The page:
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Climate change

International ISO standards against climate change, at COP 25


The UN Climate Change Conference COP 25 will take place in Madrid, from today until 13 December, under the Presidency of the Government of Chile and with the support of the Government of Spain. The Ministry of Ecological Transition has stated that the COP25 will open a new stage in climate negotiations to prevent the temperature from increasing more than 2ºC by the end of the century with respect to pre-industrial levels, and if possible, to not exceed 1.5ºC.

Standardisation is a strategic ally of organisations in the fight against climate change, as it provides useful tools to reduce greenhouse gas (GHG) emissions, to adapt to the effects of climate change and to obtain adequate funding to achieve these objectives.

The International Organization for Standardization (ISO) participated in COP 25 in Madrid on 4 December, underlining the role of ISO standards in the transition to a carbon-neutral economy. ISO standards provide the best practices, knowledge, collaboration and commitment from countries that are needed to address this global challenge. There are now 220 ISO standards addressing climate change that enhance the credibility, consistency, and transparency of the verification process. In total, more than 600 ISO standards help organisations in their environmental protection strategy.

In Spain, the Spanish Association for Standardization, UNE, plays an important role in the development and application of ISO standards, thus ensuring that the voices of experts from Spanish organizations and industries are heard in the global forums where standards are developed. Spain's contribution is provided via the CTN 216/GT 2 Climate Change group, whose members include representatives from different economic sectors and government agencies.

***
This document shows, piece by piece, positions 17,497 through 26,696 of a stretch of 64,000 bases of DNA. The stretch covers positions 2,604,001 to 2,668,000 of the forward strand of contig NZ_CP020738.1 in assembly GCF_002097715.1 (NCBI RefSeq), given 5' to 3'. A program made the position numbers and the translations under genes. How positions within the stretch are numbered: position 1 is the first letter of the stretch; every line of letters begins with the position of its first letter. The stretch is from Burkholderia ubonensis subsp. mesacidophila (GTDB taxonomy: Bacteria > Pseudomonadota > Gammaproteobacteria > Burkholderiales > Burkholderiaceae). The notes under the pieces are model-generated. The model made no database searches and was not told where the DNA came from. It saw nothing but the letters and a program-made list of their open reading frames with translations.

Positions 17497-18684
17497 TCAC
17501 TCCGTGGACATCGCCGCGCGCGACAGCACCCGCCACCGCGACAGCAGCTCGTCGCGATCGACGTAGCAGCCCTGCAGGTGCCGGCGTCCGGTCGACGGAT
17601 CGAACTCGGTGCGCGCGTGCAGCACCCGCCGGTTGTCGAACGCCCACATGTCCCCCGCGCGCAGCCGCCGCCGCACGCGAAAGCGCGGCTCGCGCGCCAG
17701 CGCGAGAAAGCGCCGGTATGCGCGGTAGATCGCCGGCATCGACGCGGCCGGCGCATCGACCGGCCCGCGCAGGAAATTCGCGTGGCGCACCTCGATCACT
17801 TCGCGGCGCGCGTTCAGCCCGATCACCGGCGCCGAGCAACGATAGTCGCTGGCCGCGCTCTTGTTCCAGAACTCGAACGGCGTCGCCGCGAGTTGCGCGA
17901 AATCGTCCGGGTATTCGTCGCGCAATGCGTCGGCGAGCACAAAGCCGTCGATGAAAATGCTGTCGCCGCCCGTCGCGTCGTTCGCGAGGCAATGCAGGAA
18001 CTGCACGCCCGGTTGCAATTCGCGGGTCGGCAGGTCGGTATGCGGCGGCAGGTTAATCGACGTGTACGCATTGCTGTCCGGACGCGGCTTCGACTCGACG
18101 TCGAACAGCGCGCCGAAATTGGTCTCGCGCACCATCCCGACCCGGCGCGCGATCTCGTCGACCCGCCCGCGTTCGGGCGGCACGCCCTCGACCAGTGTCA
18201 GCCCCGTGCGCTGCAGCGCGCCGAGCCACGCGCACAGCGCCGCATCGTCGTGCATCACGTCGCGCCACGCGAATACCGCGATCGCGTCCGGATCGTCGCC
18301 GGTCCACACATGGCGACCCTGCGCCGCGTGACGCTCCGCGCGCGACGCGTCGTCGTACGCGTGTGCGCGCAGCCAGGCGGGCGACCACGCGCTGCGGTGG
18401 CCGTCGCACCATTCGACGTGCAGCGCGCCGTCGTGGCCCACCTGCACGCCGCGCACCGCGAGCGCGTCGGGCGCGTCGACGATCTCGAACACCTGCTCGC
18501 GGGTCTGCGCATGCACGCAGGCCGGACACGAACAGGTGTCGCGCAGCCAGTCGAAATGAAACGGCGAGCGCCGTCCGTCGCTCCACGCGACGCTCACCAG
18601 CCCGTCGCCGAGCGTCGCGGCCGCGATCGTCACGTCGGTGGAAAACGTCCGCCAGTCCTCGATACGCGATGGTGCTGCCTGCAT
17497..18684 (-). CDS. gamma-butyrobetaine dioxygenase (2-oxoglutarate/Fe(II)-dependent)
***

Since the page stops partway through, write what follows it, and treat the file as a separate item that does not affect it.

Examples of standards in this field include the series of standards UNE-EN ISO 14064, which specify methodologies for the quantification of GHG emissions in organizations, as well as the GHG reduction projects and requirements for verification. In the specific case of the carbon footprint of products and services, the standard of reference is UNE-EN ISO 14067.

The requirements to be fulfilled by organisations carrying out this verification are set forth in the UNE-EN ISO 14065 and UNE-ISO 14066. The principles, requirements and guidelines for communication of footprint information is found in standard UNE-EN ISO 14026.

Regarding adaptation to climate change, the ISO 14090 family allows organisations to establish a proper framework, understand impacts and uncertainties and establish adaptation plans.

The future ISO 14097 Standard will help to align organisations' economic investments with climate objectives.


In addition, these standards will help organisations to achieve the Sustainable Development Goals (SDGs) related to climate change and the environment. Thus, they will help to achieve SDG 13 on climate action; SDG 15 Preserving diverse forms of life on land and SDH 7 on affordable and clean energy.